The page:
After a lackluster 2007, Vijay Singh and Michelle Wie are both chasing the ghosts of four years ago

After a lackluster 2007, Vijay Singh and Michelle Wie are both chasing the ghosts of four years ago

Singh won nine times in 2004.
Fred Vuich/SI

Vijay Singh and Michelle Wie couldn't be more different. He's 44; she's 18. He's a three-time major championship winner; she's still trying to decide which majors she wants to win. He's a native of Fiji living in Florida; she's a native of Hawaii living in California. He went to the school of hard knocks; she is in between semesters at Stanford.

But Singh and Wie have one thing in common: Both are trying to rebuild their golf games after a trying 2007, and both made news Thursday. Singh will be playing in Hawaii next month, defending his title at the season-opening Mercedes Championship, and he participated in a teleconference to hype the tournament.

"I don't know if I've lost any weight, but I've lost some size so I look a lot taller now than I did last year," he said. "That's all positive, and [I'm] just feeling really good about my game."

Wie, presumably, is not as sanguine about her prospects. She will not get a sponsor's exemption into the following week's Sony Open, it was announced Thursday. "The whole deal is to get back on track after the debacle last year," David Leadbetter told the Associated Press, alluding to his pupil's absurdly bad 2007. Hampered by inflammation in her wrists, Wie couldn't break an egg; angered Annika Sorenstam by withdrawing from her tournament due to "injury" (14 over par through 16 holes, she was in danger of breaking an obscure LPGA rule against shooting 88 or worse); and through it all insisted that she had nothing to apologize for.

"She knows she's got to earn people's respect back," Leadbetter continued, in what qualifies as a late entry for understatement of the year.

Speaking for himself to promote the start of the 2008 FedEx Cup, Singh said that despite winning twice in '07, at the Mercedes and then at Bay Hill in mid-March, it was a down year, necessitating change. He was starting to see too many right-to-left shots creeping into his game (he favors a fade), and so in late August began to change his swing from flat/laid off to vastly more upright and on-line at the top.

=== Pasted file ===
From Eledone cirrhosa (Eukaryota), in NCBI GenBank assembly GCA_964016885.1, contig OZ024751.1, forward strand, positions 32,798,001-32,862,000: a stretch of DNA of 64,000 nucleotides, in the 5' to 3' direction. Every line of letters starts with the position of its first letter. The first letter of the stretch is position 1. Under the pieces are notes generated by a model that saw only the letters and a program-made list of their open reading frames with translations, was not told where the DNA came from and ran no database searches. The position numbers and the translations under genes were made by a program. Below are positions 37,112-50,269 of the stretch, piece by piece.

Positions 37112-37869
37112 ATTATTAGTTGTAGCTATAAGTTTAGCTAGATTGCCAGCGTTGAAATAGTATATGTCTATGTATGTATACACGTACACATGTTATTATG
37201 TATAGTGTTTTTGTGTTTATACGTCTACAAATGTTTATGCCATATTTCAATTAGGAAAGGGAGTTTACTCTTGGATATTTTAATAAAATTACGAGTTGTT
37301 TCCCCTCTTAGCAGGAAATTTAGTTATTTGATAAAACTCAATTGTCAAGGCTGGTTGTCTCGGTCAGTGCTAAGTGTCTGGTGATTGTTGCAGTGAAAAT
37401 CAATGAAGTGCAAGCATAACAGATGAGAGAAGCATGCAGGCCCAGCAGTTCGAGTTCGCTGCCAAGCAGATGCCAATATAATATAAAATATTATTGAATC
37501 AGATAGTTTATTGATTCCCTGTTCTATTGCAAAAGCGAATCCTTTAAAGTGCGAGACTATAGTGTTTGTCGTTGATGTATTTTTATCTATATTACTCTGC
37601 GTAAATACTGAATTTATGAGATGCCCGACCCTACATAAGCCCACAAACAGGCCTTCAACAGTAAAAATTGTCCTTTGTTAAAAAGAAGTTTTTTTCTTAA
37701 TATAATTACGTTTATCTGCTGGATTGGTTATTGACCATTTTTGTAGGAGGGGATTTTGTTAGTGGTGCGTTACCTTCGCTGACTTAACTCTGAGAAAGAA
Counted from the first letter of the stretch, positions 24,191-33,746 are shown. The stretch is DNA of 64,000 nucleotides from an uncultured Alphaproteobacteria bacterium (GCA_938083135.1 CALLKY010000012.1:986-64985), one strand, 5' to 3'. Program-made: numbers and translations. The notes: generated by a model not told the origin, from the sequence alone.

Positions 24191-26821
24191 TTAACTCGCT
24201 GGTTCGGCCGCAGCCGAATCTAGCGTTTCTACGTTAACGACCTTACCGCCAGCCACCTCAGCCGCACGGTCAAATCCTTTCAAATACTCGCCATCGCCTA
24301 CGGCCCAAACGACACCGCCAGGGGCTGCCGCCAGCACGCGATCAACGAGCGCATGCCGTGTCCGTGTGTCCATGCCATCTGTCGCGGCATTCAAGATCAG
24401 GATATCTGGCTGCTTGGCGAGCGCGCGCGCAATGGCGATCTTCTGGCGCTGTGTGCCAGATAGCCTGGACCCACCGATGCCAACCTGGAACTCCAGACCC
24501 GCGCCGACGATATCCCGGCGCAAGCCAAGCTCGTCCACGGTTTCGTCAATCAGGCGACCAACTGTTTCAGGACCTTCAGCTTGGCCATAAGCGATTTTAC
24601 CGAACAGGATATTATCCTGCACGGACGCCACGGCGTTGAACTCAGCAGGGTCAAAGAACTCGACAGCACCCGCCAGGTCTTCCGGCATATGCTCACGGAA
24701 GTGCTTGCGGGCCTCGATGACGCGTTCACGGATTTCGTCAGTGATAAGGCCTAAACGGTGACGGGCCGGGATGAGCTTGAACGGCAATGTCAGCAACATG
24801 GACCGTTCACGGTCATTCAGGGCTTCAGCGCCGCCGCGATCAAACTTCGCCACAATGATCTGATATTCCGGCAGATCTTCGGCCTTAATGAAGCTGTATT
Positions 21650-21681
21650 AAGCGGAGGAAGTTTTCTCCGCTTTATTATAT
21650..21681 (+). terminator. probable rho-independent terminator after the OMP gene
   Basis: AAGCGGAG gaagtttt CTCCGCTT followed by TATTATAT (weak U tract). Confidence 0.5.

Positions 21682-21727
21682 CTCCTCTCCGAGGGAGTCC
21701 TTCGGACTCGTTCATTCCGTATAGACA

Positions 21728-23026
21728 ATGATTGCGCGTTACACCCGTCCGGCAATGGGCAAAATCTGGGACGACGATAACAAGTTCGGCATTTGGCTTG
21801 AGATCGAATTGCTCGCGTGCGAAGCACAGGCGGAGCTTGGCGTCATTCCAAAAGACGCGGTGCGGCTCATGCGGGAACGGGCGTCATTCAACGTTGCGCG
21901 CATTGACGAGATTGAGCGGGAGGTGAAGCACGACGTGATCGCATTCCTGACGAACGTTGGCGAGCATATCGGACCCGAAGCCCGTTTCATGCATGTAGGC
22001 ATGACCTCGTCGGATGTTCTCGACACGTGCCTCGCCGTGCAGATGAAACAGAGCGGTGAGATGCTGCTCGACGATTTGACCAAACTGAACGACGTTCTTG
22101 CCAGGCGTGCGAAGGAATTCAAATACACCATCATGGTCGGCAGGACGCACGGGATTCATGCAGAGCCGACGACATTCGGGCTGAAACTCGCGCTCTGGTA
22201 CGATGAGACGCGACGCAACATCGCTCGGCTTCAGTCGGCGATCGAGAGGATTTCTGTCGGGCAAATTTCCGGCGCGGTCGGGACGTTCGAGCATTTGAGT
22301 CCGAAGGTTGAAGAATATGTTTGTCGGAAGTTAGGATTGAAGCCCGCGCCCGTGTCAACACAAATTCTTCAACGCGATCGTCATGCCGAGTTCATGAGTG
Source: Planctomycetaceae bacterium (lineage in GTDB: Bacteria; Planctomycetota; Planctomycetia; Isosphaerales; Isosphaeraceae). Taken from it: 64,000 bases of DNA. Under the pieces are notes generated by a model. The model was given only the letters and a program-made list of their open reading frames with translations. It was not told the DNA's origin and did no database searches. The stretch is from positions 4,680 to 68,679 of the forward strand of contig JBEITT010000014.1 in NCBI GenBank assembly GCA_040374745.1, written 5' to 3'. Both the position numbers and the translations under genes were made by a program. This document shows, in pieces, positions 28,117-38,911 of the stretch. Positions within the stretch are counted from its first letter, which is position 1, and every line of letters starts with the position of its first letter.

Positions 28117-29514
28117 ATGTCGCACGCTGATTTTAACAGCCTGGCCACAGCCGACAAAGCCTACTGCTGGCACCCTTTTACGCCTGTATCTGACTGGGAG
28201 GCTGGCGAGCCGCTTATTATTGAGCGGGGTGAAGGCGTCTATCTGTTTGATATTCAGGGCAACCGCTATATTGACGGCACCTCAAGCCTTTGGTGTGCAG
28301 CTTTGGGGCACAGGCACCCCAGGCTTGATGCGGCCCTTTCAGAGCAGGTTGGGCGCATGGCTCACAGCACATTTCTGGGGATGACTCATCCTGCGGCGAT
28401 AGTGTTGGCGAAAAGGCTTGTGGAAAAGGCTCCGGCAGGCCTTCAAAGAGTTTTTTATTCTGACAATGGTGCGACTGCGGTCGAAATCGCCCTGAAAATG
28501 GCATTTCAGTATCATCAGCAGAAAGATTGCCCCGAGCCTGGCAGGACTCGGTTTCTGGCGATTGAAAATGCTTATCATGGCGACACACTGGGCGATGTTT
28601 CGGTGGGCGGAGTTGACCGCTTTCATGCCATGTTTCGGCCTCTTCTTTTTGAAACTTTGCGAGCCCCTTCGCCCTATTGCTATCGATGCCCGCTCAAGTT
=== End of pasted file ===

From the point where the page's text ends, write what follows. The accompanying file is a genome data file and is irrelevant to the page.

"I don't like playing six months of the year and not winning a golf tournament," Singh said.

By the time he started to transform his swing, at The Barclays in New York, he had already changed his personal trainer, going from longtime pal Joey Diovisalvi, who left him in July, to German Jeffrey Fronk, who's made his reputation working with professional football players. Both changes were validated, the golfer said, when he won the Asian Tour's Kolon-Hana Bank Korea Open in October.

At almost 45, the age when many players start counting the days until they're eligible for the senior circuit, Singh believes he can still add to his PGA Tour win total of 31. He's been jumping rope, one of several new elements to his fitness routine, including something he called the "300 Workout," supposedly used by the cartoonishly buff cast of the cartoonishly violent "300" movie.

"Fred Funk won [the 2007 Mayakoba Golf Classic] when he was 50," Singh said. "And if you look at Fred Funk's size and mine, there really is no comparison how much bigger I am than he is. I am a lot stronger, and hence I can last a lot longer."

Singh has never stopped believing he can equal or better his 2004 season, when he won nine times, easily taking the money title with $10,905,166. (That's still a Tour record after Tiger Woods came up short in '07 by $38,114, or as these guys call it, pocket change.)

Wie is another matter entirely. If she believes in her ability at this point, she might be the only one.

At this year's Sony Open she shot 78-76 and never even sniffed the cut. To make matters worse, Tadd Fujikawa, another Hawaiian teen-ager, stole the show with a pair of 66s at Waialae Country Club on Friday and Saturday, finishing tied for 20th place.

It was a sign of things to come for the once promising "Big Wiesy," whose laconic swing seemed to vanish along with any remaining good will from her fellow competitors. She played a total of 21 rounds and broke par just twice. Of the nine tournaments she entered she placed in only three, finishing 84th, tied for 69th and, the season highlight, 19th.

While her game was in a death spiral, Wie also saw the departure of her second agent, Greg Nared, in two years, a commentary on her infamously obstructionist parents, Bo and B.J., more than her suddenly pitiful scores.

It seems like more than just four years since Wie, then a flighty teeny-bopper in hoop earrings and black fingernail polish, shot 72-68 and missed the cut by a shot at the Sony. She looked to have so much potential then, but her career arc, a tall, thin wicket, has so far been that of a child actor, not a golfer.

Singh and Wie both peaked in 2004, one at 41, the other at 14. It's a palindrome that in Singh's case seems about right, but in Wie's remains totally, terribly wrong.

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